Dietary acid load and chronic kidney disease among adults in the United States.BMC Nephrol. 2014 Aug 24; 15:137.BN
Diet can markedly affect acid-base status and it significantly influences chronic kidney disease (CKD) and its progression. The relationship of dietary acid load (DAL) and CKD has not been assessed on a population level. We examined the association of estimated net acid excretion (NAE(es)) with CKD; and socio-demographic and clinical correlates of NAE(es).
Among 12,293 U.S. adult participants aged >20 years in the National Health and Nutrition Examination Survey 1999-2004, we assessed dietary acid by estimating NAE(es) from nutrient intake and body surface area; kidney damage by albuminuria; and kidney dysfunction by eGFR < 60 ml/min/1.73 m(2) using the MDRD equation. We tested the association of NAE(es) with participant characteristics using median regression; while for albuminuria, eGFR, and stages of CKD we used logistic regression.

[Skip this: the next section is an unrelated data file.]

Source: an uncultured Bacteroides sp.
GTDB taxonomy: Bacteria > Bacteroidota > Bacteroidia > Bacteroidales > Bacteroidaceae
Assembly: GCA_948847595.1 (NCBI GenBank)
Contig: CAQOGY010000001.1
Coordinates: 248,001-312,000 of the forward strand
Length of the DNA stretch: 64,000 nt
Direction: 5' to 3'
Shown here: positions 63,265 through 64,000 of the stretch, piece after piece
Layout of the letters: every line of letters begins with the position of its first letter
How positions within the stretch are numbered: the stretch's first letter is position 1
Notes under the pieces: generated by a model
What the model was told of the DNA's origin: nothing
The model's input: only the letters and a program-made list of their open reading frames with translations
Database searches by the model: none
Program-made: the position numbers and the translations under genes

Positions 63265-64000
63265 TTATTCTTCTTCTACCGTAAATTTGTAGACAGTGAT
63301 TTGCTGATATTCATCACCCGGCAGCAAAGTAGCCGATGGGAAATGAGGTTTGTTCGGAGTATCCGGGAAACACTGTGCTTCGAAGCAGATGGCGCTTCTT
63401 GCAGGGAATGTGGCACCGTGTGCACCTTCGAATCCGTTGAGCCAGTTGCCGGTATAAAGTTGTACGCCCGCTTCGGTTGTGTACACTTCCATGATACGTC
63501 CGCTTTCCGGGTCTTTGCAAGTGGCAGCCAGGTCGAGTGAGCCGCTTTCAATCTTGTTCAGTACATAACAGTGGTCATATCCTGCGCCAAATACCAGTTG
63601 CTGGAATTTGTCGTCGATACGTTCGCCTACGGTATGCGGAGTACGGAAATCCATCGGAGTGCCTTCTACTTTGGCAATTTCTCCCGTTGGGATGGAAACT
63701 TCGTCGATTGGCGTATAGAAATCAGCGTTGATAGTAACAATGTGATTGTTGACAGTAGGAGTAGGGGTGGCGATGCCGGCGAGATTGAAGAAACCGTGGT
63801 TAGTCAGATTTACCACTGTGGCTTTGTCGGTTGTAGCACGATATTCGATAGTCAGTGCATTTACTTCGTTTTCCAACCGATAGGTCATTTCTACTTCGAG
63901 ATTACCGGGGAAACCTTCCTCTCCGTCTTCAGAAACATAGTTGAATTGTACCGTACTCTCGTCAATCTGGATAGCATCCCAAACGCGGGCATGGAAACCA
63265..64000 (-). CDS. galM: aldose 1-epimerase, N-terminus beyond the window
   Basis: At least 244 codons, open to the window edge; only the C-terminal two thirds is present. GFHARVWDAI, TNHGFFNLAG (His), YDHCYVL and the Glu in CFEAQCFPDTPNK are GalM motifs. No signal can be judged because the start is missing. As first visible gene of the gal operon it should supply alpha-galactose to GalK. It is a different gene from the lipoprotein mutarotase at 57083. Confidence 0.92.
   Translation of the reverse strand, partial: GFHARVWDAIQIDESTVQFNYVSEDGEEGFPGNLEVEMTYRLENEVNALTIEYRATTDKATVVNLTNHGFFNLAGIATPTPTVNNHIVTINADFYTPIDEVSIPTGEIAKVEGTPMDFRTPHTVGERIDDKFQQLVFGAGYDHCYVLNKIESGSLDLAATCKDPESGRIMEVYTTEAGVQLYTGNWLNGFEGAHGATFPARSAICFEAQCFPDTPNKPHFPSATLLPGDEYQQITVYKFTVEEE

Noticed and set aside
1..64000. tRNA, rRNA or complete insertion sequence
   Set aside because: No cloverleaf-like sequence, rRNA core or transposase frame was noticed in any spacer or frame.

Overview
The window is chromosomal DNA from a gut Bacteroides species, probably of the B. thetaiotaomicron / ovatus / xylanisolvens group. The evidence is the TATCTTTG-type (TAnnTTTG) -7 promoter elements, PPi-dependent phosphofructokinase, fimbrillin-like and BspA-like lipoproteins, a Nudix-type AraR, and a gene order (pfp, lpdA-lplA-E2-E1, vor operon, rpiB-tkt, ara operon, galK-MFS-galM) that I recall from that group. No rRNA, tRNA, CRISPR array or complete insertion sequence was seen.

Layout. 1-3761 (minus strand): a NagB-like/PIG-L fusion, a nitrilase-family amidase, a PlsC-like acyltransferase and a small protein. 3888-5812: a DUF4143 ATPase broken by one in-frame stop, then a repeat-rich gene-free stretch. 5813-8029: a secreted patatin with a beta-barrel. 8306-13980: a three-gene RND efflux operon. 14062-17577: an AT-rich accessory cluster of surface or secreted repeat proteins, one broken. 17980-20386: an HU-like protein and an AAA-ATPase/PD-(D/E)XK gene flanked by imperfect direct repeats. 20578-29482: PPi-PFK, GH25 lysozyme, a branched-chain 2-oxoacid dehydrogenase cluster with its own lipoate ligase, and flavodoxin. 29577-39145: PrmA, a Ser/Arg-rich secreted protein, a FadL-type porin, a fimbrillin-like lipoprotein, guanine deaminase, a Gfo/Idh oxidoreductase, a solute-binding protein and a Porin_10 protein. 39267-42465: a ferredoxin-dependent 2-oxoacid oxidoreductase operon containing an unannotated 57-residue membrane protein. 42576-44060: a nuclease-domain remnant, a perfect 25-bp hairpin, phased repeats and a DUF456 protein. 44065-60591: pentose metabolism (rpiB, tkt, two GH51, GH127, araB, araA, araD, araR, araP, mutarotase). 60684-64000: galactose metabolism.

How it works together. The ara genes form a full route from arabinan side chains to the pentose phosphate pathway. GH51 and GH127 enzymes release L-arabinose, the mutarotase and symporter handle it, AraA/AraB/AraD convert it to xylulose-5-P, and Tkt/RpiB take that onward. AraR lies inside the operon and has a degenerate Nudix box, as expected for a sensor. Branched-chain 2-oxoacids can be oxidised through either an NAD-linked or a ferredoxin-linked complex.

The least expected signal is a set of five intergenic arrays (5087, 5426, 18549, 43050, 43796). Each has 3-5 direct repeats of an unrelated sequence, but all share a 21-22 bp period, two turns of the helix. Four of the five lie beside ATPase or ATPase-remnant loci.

Median regression results (β per quintile) indicated that adults aged 40-60 years (β [95% CI] = 3.1 [0.3-5.8]), poverty (β [95% CI] = 7.1 [4.01-10.22]), black race (β [95% CI] = 13.8 [10.8-16.8]), and male sex (β [95% CI] = 3.0 [0.7- 5.2]) were significantly associated with an increasing level of NAE(es). Higher levels of NAE(es) compared with lower levels were associated with greater odds of albuminuria (OR [95% CI] = 1.57 [1.20-2.05]). We observed a trend toward greater NAE(es) being associated with higher risk of low eGFR, which persisted after adjustment for confounders.
Higher NAE(es) is associated with albuminuria and low eGFR, and socio-demographic risk factors for CKD are associated with higher levels of NAE(es). DAL may be an important target for future interventions in populations at high risk for CKD.